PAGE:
Wednesday, July 5, 2017

Quick Sips - The Book Smugglers June 2017

Book Smugglers is back for its 2017 short story season! This year’s theme is Gods & Monsters and the two first stories up are a science fiction tale that definitely leans on some tropes surrounding gods—well, more like goddesses, and a contemporary fantasy full of heart and dark magic. These are stories that unfold across a galaxy rich with life as two women discover the joy of experience even as they run up against the limitations of it as well, or inside a world quite familiar, full of middle school dances and carrot cake as two sisters and their dads find out that there is more than dust bunnies lurking in the shadowy spaces of the globe. Both are stories about change and about moving on, about discovery but also autonomy, and they are a great way to kick off another year of stories from one of my favorite publishers. To the reviews!

Art by Sparrows

“Beauty, Glory, Thrift” by Alison Tam (10577 words)

This story begins with the trappings of divinity, with a group of supposed sisters who have all seem to embody one idea or aspect of a person. Glory, beauty, wisdom—the main character is Thrift, whose primary talent is finding a bargain and turning something less into something more. The piece opens with a thief breaking into the abandoned temple where the sisters live, and Thrift trying to convince the woman, Pak, to free her from the confines of the temple. Pak agrees, sort of, and takes Thrift into her own mind, where Thrift can experience what Pak experiences, can feel what Pak feels, and yet cannot communicate with anyone outside of Pak. She’s a ghost of sorts, trying to help Pak as best she can, and though Pak is determined to find a way to be rid of Thrift once it becomes clear that Thrift is stuck in her brain, the two slowly develop an interesting and complicated relationship, one that comes out of ignorance and misunderstanding but still manages to be beautiful and meaningful.

A quick note: I am delighted by stories that do what this one does, which is to offer up a bit of corrective blinders for your sci fi enjoyment. Pretty much every character in the story is identified as a woman, and it’s this subtle thing that I like because it doesn’t draw attention to itself. I am, just now, but more to say that it’s this little flourish that shows how the story is aware of the legacy of science fiction as a genre where the absence of women is often not commented upon. In all of SFF, even, women not being present or named characters is pravelent, especially in many of the “classics” and here we see a story that takes a great classic, space-opera flare, and does the complete opposite, pointing out that you don’t need to go the Leckie route and obfuscate gender using only she/her pronouns. Here the point seems to be that non-women characters probably exist, but they’re just not being seen. And those that would take issue with that can try scouring the old sci fi books for women (some very recent ones as well...sigh....).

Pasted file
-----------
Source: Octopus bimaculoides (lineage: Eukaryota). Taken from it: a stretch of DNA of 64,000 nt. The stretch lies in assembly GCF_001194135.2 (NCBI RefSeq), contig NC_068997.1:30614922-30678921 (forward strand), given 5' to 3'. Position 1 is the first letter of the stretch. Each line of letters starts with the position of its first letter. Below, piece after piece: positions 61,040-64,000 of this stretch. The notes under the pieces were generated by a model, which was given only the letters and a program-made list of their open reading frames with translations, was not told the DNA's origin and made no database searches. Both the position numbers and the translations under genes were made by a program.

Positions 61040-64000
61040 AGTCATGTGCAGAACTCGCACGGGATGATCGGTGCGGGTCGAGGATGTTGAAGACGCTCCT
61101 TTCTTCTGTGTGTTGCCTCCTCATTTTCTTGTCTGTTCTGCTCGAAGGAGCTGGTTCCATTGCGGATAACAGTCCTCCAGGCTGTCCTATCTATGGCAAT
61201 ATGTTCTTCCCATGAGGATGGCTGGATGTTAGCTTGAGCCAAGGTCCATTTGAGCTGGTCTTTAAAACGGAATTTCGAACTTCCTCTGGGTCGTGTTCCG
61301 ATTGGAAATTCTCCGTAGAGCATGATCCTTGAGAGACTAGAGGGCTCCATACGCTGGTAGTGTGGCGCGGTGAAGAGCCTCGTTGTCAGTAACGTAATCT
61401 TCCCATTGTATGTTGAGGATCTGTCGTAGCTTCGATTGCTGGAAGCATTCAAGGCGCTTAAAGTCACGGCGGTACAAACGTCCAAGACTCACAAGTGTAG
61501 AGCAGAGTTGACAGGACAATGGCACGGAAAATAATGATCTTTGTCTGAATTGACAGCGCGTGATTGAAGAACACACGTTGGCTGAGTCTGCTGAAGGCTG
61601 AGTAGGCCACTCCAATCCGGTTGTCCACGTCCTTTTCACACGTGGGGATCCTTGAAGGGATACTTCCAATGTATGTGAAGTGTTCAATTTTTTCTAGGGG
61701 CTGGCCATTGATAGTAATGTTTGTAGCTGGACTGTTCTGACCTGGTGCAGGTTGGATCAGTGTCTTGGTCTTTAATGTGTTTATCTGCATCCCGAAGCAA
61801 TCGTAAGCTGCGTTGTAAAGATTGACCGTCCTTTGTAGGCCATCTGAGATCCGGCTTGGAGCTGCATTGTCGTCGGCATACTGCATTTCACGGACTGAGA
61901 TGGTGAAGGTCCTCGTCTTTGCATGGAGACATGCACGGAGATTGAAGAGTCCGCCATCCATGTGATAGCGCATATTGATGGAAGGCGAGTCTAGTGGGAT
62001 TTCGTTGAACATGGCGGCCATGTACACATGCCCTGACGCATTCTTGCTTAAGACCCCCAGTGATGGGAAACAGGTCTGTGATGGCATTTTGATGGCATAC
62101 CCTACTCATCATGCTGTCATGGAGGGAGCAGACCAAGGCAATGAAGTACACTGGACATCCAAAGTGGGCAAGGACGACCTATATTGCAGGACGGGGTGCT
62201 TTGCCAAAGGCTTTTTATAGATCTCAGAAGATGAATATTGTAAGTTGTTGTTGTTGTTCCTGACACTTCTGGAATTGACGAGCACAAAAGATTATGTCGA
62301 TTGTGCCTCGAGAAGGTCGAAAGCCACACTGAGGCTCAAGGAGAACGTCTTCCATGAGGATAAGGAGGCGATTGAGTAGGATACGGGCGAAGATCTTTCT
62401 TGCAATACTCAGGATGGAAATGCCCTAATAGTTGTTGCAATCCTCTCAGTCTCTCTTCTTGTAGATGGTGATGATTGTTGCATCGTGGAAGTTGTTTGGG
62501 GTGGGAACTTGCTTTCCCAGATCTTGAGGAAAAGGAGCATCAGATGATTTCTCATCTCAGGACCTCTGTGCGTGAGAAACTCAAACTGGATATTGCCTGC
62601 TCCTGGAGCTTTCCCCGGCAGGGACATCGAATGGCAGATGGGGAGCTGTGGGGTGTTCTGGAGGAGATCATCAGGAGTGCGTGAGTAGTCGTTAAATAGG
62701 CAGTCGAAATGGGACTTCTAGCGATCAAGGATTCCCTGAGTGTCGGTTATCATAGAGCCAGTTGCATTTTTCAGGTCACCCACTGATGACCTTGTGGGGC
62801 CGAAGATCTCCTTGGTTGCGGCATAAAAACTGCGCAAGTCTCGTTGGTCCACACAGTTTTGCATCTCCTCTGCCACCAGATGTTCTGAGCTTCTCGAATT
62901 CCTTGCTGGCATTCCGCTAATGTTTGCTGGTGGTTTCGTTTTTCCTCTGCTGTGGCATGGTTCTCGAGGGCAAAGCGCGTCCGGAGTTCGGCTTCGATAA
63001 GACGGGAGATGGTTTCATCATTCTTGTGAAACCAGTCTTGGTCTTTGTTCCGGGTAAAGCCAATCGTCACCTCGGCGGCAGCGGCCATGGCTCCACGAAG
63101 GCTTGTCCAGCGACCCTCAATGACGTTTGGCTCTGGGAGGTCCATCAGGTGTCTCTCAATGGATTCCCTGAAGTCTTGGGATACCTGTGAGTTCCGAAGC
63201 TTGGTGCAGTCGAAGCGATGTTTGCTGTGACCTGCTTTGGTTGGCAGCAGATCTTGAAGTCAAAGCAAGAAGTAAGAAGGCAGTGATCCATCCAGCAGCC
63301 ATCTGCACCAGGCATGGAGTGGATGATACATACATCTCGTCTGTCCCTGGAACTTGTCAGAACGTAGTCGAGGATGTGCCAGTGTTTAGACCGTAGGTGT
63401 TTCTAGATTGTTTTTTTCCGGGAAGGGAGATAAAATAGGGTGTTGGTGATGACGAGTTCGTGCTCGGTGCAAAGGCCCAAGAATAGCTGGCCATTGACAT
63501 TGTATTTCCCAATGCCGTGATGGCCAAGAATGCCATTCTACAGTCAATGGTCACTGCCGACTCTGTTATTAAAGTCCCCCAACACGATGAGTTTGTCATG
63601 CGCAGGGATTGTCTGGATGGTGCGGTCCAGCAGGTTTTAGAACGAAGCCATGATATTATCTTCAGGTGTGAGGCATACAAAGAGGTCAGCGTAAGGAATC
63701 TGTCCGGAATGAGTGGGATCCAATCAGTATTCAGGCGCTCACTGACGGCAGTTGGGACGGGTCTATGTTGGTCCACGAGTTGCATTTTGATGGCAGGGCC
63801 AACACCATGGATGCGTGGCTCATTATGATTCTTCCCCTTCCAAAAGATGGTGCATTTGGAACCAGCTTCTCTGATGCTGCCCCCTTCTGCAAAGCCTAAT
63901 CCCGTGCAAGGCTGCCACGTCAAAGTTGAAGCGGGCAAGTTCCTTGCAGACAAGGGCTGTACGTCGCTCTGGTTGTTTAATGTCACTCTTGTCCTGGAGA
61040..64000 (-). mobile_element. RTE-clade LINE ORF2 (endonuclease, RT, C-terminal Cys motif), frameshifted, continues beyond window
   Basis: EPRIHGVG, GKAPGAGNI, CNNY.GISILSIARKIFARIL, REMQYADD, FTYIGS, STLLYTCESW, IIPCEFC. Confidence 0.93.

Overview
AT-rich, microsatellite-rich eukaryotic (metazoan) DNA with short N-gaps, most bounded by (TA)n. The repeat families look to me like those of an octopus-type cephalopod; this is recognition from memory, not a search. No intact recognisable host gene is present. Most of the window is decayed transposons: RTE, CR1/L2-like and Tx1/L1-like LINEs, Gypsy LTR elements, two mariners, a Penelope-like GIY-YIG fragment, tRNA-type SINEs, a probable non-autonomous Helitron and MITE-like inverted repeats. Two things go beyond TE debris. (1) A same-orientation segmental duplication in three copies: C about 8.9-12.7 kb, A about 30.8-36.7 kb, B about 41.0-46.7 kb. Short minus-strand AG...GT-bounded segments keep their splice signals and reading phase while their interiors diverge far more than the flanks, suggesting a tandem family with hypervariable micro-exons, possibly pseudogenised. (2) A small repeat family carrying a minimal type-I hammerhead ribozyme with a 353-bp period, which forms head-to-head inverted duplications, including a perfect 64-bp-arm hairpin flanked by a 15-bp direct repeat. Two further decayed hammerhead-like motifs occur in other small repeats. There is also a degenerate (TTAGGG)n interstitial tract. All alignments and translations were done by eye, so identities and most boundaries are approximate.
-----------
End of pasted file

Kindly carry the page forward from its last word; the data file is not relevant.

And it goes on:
But back to the story. I love how Pak and Thrift develop, Thrift enamored by the newness of everything and Pak learning to live a bit more by seeing how things that she’s always taken for granted are exciting and wonderful to Thrift. All the same, their relationship is based on this initial breach of consent, and the story doesn’t ignore that. It slowly circles around this and shows that even as the characters come to care for each other a great deal, they are also trying to figure out how to live as separate people who Thrift is a constant presence in Pak’s mind. I keep saying Pak, too, but the story mostly refers to her as the thief, and I like that as well, how it gives them both this archetype and role that is outside of their names and yet also their names.